Get to know a Chef: Nick Auf Der Mauer, Porchetta & Co.
Nick Auf Der Mauer won't call himself a foodie, in fact, he doesn't think the term accurately describes the level of interest people have in food. But the chef isn't any less passionate about his product, now running the widely popular Porchetta & Co., a tiny shop on Dundas West serving humble, yet rightfully addictive pork sandwiches Auf Der Mauer developed in his own kitchen. I sat down in a nearby diner to discuss his original aspirations, his reservations over the food truck hype, and of course, his love for pork.
Did you always want to be a chef?
No. At first I wanted to be either an architect or an archaeologist, if you can believe that. I just had an interest in both of those things growing up, but I guess becoming a chef kind of evolved naturally from cooking with my mom at home. So that's where I think my passion and interest in cooking originated from.
What was your first restaurant job?
My first restaurant job was at McDonald's when I was fifteen.
Why are you so into pork?
Pork is one of those animals that's so versatile, if not the most versatile animal that you could choose. And it's one of those foods that appeals to a wide range of people. A lot of people like pork culturally, ethnicities have pork as a major part of their diet. And especially where we're situated in Little Portugal, bordered with Little Italy and Chinatown, you have three cultural communities that all consume pork.
What's your biggest tip for those preparing pork at home?
Don't overcook it, essentially. I think a lot of people have the tendency to cook it through until it's well-done, dry and rubbery, and it's not necessary. You can have a great, well-marbled Berkshire pork chop that you could go get at your local fine butcher shop and you could cook that to medium and you're not going to have any issues with it - it's not going to make you sick. It's just so different from what you've been used to growing up, like your parents cooking pork for you and just cooking the hell out of it.
How do you test new sandwich combinations?
For the most part, they slosh around in my head for a couple weeks or months. And by the time they come out to me making one, it's kind of where I want it to be. But ultimately, we try it on ourselves. We make them as a team and we all say what we can improve upon and how we can make it different or better, and how it's going to function in the service. Just as a team, we kind of break it down and figure it out.
We get suggestions all the time. I get told that I should have applesauce and roasted peppers and sautéed onions, all these things. And all those things would be great, but at the end of the day we still have to keep in mind what the concept is and stay within certain parameters to a degree. And some things, as good as they may be, aren't going to work. And we have such limited cooking area and space that it's difficult to throw in monkey wrenches here and there and keep everything moving efficiently and consistently.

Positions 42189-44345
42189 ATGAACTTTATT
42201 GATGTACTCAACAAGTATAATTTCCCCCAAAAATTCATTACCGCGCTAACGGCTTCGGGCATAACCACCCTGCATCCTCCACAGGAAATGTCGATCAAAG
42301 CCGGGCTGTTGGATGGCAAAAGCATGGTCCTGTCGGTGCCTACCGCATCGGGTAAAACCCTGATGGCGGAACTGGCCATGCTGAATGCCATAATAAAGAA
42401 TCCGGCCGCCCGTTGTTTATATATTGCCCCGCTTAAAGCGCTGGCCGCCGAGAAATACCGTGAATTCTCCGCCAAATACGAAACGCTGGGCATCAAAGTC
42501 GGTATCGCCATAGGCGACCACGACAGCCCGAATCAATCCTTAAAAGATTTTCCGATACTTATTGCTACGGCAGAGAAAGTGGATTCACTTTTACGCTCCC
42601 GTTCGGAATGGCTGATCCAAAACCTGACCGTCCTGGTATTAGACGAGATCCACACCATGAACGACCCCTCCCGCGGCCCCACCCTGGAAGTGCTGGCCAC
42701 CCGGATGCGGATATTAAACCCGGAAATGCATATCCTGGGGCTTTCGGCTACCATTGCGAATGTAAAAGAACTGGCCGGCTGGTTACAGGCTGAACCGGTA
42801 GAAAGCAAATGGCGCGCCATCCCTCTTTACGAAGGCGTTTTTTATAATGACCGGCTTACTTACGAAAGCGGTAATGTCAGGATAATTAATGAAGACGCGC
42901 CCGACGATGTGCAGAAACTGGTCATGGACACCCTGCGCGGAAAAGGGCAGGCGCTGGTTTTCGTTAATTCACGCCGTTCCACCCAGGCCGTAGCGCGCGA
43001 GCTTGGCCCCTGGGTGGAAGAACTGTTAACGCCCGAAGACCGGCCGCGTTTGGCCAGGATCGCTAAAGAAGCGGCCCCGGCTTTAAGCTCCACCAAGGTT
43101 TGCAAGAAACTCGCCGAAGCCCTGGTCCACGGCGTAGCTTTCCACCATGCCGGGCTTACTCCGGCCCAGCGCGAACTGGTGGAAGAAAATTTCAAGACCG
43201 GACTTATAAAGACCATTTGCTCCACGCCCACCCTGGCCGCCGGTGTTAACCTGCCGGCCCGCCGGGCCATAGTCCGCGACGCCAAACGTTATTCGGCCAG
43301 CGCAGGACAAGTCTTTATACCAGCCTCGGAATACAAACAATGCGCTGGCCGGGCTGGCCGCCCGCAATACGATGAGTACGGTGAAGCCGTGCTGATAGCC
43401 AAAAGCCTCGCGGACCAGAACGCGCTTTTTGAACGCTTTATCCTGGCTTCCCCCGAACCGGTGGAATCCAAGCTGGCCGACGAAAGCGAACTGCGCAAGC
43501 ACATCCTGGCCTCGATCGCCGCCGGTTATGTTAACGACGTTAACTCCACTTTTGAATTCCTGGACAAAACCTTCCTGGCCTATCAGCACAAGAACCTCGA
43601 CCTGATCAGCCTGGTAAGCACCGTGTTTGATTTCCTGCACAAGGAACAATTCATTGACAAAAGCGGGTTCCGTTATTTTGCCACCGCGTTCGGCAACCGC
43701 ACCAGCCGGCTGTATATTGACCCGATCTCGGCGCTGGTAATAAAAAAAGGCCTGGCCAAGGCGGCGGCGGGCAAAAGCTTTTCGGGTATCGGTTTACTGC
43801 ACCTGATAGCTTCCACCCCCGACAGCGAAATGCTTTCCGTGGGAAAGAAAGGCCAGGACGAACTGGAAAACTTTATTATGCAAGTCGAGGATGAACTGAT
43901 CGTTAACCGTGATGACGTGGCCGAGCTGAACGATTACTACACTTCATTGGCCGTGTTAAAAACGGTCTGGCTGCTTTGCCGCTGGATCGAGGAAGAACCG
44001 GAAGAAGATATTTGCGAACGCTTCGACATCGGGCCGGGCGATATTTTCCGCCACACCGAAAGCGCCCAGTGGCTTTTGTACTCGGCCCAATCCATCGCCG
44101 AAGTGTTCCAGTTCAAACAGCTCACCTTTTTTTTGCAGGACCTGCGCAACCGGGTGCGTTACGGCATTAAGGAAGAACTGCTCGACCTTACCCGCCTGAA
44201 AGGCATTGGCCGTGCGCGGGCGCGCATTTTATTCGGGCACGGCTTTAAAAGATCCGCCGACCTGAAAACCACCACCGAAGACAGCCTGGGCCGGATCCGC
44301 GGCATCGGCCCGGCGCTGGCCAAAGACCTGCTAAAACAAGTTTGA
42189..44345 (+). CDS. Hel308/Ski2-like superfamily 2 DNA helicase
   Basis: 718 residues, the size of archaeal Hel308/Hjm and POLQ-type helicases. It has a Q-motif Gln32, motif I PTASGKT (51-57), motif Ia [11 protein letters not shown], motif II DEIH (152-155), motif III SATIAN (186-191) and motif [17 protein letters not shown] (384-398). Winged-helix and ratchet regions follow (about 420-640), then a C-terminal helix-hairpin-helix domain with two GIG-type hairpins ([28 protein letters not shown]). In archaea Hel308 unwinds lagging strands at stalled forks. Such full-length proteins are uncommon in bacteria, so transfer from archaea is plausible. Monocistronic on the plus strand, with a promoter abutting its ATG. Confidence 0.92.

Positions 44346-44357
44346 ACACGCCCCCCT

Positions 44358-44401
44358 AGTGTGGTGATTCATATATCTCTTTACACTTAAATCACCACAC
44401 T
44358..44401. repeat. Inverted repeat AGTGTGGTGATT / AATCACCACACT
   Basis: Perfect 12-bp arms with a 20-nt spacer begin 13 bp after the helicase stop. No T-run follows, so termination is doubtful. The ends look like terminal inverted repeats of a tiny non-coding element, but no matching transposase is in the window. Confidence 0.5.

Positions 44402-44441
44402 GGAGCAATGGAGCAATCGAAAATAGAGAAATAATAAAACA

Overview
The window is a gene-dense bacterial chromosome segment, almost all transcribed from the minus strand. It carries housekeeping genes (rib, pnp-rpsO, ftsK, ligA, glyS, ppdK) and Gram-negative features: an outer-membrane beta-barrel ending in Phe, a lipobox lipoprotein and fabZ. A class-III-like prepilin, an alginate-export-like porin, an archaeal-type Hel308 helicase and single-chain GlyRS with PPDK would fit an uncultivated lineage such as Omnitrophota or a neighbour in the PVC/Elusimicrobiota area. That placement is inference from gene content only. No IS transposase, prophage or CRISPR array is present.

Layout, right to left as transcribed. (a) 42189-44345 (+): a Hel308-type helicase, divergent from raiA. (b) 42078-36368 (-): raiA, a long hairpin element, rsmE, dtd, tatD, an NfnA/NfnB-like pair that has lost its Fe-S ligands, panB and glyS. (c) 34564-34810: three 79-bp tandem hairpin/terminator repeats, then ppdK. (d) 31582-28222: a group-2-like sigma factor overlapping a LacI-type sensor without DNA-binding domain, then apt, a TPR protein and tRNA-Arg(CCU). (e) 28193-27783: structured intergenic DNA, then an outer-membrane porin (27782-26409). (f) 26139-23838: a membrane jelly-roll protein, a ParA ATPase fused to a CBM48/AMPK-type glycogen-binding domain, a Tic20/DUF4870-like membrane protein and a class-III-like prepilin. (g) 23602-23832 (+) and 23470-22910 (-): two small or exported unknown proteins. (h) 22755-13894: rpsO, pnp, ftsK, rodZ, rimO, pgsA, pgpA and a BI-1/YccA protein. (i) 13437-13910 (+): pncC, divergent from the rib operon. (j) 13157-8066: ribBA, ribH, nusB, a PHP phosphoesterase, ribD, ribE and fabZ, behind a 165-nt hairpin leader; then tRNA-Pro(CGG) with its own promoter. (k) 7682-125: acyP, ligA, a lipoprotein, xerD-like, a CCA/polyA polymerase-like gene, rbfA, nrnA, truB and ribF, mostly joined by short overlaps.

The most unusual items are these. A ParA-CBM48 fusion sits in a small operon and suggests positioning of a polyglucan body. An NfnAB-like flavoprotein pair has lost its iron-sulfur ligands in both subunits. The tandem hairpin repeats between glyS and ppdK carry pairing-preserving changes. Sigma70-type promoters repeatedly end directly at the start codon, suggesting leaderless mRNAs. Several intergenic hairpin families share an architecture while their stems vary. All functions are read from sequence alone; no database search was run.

Aside from you, which restaurant makes the best sandwich in Toronto?
I'm going to cheat a little bit and say Burger's Priest. It's not technically a sandwich, but I think they make an amazing burger. And if I wasn't open I would be supporting them on an even more frequent basis. I just like how it's simple, fresh, and just naturally tasty. There's no pretentiousness in the food, it speaks for itself and it's just good stuff.
What's your least favourite protein?
I don't know. I like all protein, but I guess if I had to say one, maybe turkey? It's tough for me to answer because I would eat anything pretty much.
Would you ever launch a Porchetta & Co. food truck?
At this point, I would have to say no. I'm very skeptical about the whole food truck scene. Right off the bat, you have the City that's working against it. You can't park it in certain boundaries, there's a whole lot of licensing kind of issues around all that. But for the most part, we're a winter climate. We have bad weather except for this winter, you know, six to eight months of the year. And I don't think it's a very suitable food truck climate. And it's a lot of work. I give my hat to all the food trucks that you see in Vancouver and New York and San Francisco.
I'm happy where I am with the shop, and we have more than enough work to dish out. And I don't want to make it more complicated than it already is and I think the food truck would just be maybe too challenging this stage in the game.
Any plans for additional locations?
No plans as of yet. We're still wanting to improve upon our current brand as we have it now, always trying to make it better any way we can. So, who knows? There could be, but as of yet there aren't any plans to expand beyond our first location.
RAPID FIRE QUESTIONS
Most underrated ingredient? Parsley
Best culinary tool? Microplane
David Chang or Daniel Boulud? David Chang
Can you win friends with salad? Yes
Favourite Toronto restaurant? Campagnolo
What would people be surprised to find in your fridge? Miso paste?
What's one dish you can't live without? Nachos
What's one food trend that needs to end? Cupcakes
Photos by Natta Summerky